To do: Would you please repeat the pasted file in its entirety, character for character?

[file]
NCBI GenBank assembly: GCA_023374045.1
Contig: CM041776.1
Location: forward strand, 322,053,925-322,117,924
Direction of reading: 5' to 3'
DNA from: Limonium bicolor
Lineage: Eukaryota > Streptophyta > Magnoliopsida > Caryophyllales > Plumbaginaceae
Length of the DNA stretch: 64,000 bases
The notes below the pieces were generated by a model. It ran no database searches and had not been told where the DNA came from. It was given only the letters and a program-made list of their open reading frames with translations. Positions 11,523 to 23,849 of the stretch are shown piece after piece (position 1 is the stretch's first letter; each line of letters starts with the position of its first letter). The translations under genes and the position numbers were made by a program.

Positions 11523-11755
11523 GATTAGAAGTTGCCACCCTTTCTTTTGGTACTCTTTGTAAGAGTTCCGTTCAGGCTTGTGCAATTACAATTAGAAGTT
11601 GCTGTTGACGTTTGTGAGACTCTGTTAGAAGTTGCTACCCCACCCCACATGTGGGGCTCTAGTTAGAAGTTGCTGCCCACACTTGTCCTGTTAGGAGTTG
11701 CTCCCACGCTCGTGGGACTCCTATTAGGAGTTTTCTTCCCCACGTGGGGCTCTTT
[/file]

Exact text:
NCBI GenBank assembly: GCA_023374045.1
Contig: CM041776.1
Location: forward strand, 322,053,925-322,117,924
Direction of reading: 5' to 3'
DNA from: Limonium bicolor
Lineage: Eukaryota > Streptophyta > Magnoliopsida > Caryophyllales > Plumbaginaceae
Length of the DNA stretch: 64,000 bases
The notes below the pieces were generated by a model. It ran no database searches and had not been told where the DNA came from. It was given only the letters and a program-made list of their open reading frames with translations. Positions 11,523 to 23,849 of the stretch are shown piece after piece (position 1 is the stretch's first letter; each line of letters starts with the position of its first letter). The translations under genes and the position numbers were made by a program.

Positions 11523-11755
11523 GATTAGAAGTTGCCACCCTTTCTTTTGGTACTCTTTGTAAGAGTTCCGTTCAGGCTTGTGCAATTACAATTAGAAGTT
11601 GCTGTTGACGTTTGTGAGACTCTGTTAGAAGTTGCTACCCCACCCCACATGTGGGGCTCTAGTTAGAAGTTGCTGCCCACACTTGTCCTGTTAGGAGTTG
11701 CTCCCACGCTCGTGGGACTCCTATTAGGAGTTTTCTTCCCCACGTGGGGCTCTTT